Faculty Feature: Molecular Biologist Finds Home in the Classroom
When Ann Riedl graduated from Case Western Reserve University with her Ph.D. in genetics in 1994, she wanted to cure cancer.
“I wanted to do research at that point,” Ann admits. She received a post-doctoral fellowship at Boston University, where she started doing molecular biology research. Soon, she was asked to teach medical courses, which led to five years balancing teaching and research fifty-fifty.
But in 2003, Ann and her husband had their first child, and a job change for her husband brought them to Colorado. Although her new motherhood duties kept her plenty busy, Ann missed the professional environment. “I realized I wanted to teach, because I thought it would be a perfect fit for where I was in my life,” she says. She learned about a part-time position at FRCC’s Westminster Campus teaching a General Biology class, applied, and was hired in 2004.
Community College: A New (and Welcome) Setting
Having only taught medical students, coming to a community college was a totally different environment for Ann. But it didn’t take long for her to feel she was where she belonged. Ann joined FRCC full time in 2009. The diversity of her students, she says, has helped her learn to be a better teacher. “It challenges me because we have such a variety of students here. Some of them have kids and jobs and parents to take care of, and yet they are going to school. They believe in this enough that they are overcoming all kinds of barriers to be here. I admire them.”
Researching the Flipped Classroom
These days, Ann is researching how students learn. She was recently awarded a $14,000 grant by the FRCC President’s Innovation Fund, a three-year program that has committed $450,000 toward projects that advance FRCC’s strategic plan, Vision 2015. Her project: implementing the inverted classroom model, in which teachers “flip” the classroom by recording lectures that students can watch on their own and using class time to work through assignments and class concepts together.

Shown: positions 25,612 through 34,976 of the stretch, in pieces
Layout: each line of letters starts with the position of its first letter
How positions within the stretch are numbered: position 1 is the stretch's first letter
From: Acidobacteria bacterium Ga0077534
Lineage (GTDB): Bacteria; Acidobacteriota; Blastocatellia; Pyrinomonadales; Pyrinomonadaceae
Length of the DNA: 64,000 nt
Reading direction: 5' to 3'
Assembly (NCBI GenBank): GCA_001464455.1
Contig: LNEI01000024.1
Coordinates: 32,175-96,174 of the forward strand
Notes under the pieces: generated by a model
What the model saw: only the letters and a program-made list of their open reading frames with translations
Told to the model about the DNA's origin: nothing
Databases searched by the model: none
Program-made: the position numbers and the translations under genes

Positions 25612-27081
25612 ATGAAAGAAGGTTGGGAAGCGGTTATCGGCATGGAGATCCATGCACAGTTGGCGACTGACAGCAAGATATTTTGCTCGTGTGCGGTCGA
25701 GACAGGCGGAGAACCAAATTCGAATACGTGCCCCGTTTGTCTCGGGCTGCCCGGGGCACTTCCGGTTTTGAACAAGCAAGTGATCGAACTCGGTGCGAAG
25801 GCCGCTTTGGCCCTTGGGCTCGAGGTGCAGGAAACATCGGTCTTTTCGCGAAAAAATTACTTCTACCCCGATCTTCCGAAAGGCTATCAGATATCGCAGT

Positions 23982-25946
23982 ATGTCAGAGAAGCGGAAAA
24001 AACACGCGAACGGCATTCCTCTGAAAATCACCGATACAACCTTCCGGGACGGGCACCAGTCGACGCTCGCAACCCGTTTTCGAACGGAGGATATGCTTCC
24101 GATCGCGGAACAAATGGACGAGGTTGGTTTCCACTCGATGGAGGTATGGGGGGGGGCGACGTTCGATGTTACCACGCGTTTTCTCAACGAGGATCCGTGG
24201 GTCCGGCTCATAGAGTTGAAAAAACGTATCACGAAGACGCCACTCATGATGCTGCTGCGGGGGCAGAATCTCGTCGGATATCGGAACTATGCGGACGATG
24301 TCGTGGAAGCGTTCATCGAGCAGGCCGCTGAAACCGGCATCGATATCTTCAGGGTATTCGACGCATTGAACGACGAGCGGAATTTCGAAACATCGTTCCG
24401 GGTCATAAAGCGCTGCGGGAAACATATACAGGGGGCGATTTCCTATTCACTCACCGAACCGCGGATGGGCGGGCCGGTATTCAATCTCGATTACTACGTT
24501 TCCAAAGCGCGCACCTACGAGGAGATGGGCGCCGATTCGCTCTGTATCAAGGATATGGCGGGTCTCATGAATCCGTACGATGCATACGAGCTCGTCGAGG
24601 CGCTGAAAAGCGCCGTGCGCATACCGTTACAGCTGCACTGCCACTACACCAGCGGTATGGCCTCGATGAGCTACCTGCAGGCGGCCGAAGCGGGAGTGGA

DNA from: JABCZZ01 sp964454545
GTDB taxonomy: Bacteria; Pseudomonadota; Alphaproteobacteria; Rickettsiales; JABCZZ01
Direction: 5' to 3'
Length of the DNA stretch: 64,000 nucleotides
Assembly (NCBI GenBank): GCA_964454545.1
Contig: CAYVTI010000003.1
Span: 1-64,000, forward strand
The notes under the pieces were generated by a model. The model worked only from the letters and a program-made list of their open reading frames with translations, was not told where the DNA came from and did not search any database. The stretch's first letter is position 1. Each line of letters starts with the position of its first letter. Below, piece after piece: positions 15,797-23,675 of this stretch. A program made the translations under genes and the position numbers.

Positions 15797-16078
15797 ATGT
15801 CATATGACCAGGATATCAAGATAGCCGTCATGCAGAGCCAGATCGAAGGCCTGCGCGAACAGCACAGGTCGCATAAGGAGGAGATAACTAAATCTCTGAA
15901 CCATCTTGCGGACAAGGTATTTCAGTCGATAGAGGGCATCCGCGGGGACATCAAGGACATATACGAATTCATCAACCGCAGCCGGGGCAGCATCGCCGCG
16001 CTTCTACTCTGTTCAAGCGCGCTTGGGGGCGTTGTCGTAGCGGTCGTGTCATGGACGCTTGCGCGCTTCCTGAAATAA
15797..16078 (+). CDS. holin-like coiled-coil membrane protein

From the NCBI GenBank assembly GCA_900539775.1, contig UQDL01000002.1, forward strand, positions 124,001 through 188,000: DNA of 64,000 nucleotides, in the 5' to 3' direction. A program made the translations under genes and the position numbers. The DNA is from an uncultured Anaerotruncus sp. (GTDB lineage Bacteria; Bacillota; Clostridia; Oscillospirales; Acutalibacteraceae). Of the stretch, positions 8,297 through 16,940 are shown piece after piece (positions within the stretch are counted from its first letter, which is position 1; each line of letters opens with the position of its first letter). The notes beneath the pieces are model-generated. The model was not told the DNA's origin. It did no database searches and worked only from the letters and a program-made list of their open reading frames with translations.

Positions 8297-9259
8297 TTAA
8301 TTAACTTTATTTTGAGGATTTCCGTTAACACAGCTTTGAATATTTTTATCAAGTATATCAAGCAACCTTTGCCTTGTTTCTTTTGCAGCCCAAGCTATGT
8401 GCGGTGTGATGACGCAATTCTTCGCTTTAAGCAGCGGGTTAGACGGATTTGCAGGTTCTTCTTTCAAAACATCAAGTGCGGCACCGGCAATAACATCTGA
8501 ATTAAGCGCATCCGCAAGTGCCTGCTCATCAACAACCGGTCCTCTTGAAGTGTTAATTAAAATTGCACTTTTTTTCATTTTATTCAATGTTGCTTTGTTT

Now that she’s received the grant, Ann is planning to roll out the model in her General Biology classes in fall 2013. “This is such an amazing opportunity to make a difference in student success,” says Ann. “I’m so grateful for the support and encouragement from Andy [Dorsey] and the rest of the administration.” Ann will spend the 2012-2013 school year designing the program and recruiting other faculty to join the project.
Helping Students Realize Their Dreams
Although a community college isn’t where she pictured herself when she got her Ph.D., Front Range is definitely home today. “I couldn’t picture myself anywhere else,” Ann says. “I feel honored to teach here. We have amazingly smart students, and I get to help them realize their dreams.”
Admittedly, Ann says part of what she loves most is her fellow faculty members, whom she holds in high regard. “So many people are excited about what they do here. I think we’re at a crossroads at Front Range right now, with Andy really pushing success and innovation. It’s an exciting time to be here, and I think this college can become a frontrunner in this country.”